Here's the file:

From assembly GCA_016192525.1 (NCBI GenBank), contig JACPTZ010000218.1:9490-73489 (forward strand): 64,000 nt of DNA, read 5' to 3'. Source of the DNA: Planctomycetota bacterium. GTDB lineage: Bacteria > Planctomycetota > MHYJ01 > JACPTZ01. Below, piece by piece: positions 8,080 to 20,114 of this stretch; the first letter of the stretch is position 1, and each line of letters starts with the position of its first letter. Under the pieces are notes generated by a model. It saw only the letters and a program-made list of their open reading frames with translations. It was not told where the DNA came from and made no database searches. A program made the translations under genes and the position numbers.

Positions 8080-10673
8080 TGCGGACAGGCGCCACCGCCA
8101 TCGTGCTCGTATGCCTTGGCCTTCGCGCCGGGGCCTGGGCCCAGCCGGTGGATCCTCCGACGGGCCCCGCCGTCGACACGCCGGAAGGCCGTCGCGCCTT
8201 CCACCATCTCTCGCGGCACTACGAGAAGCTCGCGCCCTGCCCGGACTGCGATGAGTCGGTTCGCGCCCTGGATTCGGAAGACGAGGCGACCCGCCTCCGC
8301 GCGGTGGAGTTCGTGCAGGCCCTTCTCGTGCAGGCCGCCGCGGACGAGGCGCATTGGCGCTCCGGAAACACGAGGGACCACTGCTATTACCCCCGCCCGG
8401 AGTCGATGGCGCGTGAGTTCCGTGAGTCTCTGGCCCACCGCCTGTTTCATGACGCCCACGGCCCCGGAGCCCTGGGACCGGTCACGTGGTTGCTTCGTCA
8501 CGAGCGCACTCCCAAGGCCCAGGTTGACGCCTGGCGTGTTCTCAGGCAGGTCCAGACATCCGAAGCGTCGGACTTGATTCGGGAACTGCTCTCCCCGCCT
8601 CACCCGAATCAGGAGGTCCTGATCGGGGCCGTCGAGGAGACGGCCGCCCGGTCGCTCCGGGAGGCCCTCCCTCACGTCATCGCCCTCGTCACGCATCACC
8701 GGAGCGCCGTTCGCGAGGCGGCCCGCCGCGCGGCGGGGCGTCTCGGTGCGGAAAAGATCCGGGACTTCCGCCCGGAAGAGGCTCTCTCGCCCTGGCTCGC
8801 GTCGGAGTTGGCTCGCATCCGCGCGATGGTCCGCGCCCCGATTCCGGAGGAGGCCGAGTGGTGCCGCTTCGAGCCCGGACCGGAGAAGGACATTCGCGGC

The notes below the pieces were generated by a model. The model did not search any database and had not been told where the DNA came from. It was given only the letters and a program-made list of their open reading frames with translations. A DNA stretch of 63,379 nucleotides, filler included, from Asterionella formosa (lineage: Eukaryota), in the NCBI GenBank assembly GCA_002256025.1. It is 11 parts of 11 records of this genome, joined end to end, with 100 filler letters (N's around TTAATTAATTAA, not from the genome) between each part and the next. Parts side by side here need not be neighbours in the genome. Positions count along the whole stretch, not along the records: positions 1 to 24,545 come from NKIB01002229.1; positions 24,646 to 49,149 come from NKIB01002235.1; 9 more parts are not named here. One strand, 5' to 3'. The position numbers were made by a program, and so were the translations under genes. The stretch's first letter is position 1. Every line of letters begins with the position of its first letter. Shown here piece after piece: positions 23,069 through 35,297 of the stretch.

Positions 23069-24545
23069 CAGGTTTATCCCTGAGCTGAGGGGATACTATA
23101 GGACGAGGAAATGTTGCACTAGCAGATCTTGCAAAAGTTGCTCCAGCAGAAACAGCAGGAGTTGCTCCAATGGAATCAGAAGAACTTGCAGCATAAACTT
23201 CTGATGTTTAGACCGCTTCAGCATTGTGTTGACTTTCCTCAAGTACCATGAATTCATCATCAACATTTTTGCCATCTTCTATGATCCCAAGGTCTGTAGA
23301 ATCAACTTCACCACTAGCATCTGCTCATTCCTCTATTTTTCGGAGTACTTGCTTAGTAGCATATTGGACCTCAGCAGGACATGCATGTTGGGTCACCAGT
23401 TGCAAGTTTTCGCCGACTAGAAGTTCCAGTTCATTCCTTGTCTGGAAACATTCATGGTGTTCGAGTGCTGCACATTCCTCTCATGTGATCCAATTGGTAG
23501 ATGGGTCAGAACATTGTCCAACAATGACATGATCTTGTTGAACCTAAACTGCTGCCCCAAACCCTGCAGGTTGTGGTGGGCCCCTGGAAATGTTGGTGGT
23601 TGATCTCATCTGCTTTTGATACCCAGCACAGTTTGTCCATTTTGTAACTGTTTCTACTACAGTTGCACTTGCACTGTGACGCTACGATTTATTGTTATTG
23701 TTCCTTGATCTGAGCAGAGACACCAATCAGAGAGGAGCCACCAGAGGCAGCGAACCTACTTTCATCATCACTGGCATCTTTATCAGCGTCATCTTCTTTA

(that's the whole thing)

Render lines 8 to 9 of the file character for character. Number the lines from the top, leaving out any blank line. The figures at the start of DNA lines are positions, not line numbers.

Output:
8501 CGAGCGCACTCCCAAGGCCCAGGTTGACGCCTGGCGTGTTCTCAGGCAGGTCCAGACATCCGAAGCGTCGGACTTGATTCGGGAACTGCTCTCCCCGCCT
8601 CACCCGAATCAGGAGGTCCTGATCGGGGCCGTCGAGGAGACGGCCGCCCGGTCGCTCCGGGAGGCCCTCCCTCACGTCATCGCCCTCGTCACGCATCACC